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J Neurol. 2006 Sep;253(9):1203-9. Epub 2006 Apr 28.

Contrast sensitivity, first-order motion and Initial ocular following in demyelinating optic neuropathy.

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  • 1Veterans Affairs Medical Center, Cleveland, Ohio, USA.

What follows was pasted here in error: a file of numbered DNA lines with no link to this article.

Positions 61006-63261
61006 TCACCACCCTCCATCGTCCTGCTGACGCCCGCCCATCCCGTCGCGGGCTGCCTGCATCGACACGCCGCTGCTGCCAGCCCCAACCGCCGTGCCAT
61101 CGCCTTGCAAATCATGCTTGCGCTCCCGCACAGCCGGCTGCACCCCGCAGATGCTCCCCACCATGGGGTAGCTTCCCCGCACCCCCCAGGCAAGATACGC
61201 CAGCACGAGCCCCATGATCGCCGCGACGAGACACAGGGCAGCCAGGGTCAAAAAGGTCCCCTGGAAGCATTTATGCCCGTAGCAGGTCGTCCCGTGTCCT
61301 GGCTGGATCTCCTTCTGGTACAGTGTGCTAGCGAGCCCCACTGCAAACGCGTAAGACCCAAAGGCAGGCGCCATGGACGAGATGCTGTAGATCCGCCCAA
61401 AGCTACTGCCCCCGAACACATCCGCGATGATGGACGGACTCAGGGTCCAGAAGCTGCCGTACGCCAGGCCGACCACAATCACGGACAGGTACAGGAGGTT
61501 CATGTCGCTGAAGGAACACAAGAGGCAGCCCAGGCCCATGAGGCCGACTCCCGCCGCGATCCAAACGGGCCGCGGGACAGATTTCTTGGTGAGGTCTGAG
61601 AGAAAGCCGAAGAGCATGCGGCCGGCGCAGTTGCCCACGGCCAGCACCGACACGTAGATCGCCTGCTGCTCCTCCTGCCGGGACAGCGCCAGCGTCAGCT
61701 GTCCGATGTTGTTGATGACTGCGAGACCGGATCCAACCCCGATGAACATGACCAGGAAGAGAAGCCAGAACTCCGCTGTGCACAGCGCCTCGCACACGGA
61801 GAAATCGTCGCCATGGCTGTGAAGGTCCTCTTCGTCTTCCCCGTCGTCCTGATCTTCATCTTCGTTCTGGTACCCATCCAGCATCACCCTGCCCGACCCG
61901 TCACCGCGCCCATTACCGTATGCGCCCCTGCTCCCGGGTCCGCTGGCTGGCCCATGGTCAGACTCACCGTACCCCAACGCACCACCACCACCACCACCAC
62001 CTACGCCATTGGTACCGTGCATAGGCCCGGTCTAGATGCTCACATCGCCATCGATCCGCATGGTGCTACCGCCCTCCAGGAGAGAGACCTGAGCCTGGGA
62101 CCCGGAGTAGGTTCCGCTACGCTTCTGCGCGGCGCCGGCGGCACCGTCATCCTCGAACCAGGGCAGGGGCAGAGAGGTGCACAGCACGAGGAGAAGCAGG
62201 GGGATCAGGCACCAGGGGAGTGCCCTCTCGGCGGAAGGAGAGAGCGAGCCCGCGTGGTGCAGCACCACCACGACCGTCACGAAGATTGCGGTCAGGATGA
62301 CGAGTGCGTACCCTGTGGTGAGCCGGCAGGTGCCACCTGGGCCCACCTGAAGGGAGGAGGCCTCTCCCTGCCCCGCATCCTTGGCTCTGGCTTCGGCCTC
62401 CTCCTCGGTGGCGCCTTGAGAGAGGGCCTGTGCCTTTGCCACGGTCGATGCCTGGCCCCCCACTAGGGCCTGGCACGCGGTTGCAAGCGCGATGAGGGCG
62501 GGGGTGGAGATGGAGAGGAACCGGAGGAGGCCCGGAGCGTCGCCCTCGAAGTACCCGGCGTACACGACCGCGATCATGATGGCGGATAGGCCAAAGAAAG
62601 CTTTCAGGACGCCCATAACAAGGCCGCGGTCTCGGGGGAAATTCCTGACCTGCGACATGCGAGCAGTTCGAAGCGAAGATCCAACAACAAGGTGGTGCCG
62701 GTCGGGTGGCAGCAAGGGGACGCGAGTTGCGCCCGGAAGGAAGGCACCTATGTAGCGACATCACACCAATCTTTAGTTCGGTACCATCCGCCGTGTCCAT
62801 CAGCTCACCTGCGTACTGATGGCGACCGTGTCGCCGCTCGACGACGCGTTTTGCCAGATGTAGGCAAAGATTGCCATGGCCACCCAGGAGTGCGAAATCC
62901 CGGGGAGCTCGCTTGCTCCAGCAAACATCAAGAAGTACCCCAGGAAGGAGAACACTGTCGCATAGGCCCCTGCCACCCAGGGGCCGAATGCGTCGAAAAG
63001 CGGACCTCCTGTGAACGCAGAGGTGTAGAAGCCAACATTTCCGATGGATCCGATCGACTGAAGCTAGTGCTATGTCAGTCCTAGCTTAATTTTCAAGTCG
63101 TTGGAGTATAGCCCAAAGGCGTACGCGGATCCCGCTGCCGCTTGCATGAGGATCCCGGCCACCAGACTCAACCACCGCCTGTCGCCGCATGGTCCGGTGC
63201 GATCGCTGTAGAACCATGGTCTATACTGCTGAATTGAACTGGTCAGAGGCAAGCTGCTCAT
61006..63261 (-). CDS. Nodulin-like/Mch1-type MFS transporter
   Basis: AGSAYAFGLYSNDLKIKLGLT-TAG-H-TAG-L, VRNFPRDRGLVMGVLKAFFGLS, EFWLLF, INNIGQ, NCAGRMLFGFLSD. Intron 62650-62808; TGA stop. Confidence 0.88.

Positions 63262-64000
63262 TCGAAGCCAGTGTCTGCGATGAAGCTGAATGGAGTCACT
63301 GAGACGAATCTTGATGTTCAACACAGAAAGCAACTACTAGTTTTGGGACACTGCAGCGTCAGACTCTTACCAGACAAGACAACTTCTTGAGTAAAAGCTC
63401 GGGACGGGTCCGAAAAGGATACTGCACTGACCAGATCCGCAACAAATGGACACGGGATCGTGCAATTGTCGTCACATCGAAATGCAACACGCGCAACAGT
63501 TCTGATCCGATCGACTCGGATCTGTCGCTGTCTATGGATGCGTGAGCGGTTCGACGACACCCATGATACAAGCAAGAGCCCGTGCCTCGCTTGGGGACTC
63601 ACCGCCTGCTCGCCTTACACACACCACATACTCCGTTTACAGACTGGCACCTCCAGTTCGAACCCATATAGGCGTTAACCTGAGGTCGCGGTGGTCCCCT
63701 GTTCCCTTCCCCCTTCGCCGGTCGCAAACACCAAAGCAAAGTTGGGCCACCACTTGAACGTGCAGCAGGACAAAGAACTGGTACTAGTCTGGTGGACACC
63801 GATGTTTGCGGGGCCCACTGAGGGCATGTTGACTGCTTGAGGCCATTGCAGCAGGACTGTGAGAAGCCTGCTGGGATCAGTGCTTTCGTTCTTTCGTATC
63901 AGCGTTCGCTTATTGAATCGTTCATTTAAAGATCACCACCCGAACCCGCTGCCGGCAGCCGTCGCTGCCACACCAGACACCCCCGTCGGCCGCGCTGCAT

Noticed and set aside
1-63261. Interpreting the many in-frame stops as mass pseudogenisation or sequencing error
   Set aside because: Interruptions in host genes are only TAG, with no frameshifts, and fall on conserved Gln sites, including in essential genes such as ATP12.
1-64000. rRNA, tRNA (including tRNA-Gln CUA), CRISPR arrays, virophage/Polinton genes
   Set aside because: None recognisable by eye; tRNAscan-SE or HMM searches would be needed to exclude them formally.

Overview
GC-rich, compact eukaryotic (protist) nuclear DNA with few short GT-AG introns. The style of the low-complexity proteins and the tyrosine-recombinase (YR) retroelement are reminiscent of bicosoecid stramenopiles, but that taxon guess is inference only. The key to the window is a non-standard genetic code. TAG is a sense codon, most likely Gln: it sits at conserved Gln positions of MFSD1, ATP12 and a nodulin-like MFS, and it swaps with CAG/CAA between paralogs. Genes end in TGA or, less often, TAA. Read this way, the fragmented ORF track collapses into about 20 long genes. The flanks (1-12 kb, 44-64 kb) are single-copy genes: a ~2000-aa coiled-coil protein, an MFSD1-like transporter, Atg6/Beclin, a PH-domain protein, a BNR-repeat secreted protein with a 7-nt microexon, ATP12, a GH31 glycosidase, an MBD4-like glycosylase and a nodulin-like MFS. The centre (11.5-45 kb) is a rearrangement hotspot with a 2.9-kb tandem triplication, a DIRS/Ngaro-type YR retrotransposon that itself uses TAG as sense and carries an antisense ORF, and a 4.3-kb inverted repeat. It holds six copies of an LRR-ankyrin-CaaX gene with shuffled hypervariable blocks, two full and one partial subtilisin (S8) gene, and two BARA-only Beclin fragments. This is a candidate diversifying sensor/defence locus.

The ocular following response (OFR) is a measure of motion vision elicited at ultra-short latencies by sudden movement of a large visual stimulus. We compared the OFR to vertical sinusoidal gratings (spatial frequency 0.153 cycles/ degrees or 0.458 cycles/ degrees) of each eye in a subject with evidence of left optic nerve demyelination due to multiple sclerosis (MS). The subject showed substantial differences in vision measured with stationary low-contrast Sloan letters (20/63 OD and 20/200 OS at 2.5% contrast) and the Lanthony Desaturated 15-hue color test (Color Confusion Index 1.11 OD and 2.14 OS). Compared with controls, all of the subject's OFR to increasing contrast showed a higher threshold. The OFR of each of the subject's eyes were similar for the 0.153 cycles/ degrees stimulus, and psychophysical measurements of his ability to detect these moving gratings were also similar for each eye. However, with the 0.458 cycles/ degrees stimulus, the subject's OFR was asymmetric and the affected eye showed decreased responses (smaller slope constant as estimated by the Naka-Rushton equation). These results suggest that, in this case, optic neuritis caused a selective deficit that affected parvocellular pathways mediating higher spatial frequencies, lower-contrast, and color vision, but spared the field-holding mechanism underlying the OFR to lower spatial frequencies. The OFR may provide a useful method to study motion vision in individuals with disorders affecting anterior visual pathways.

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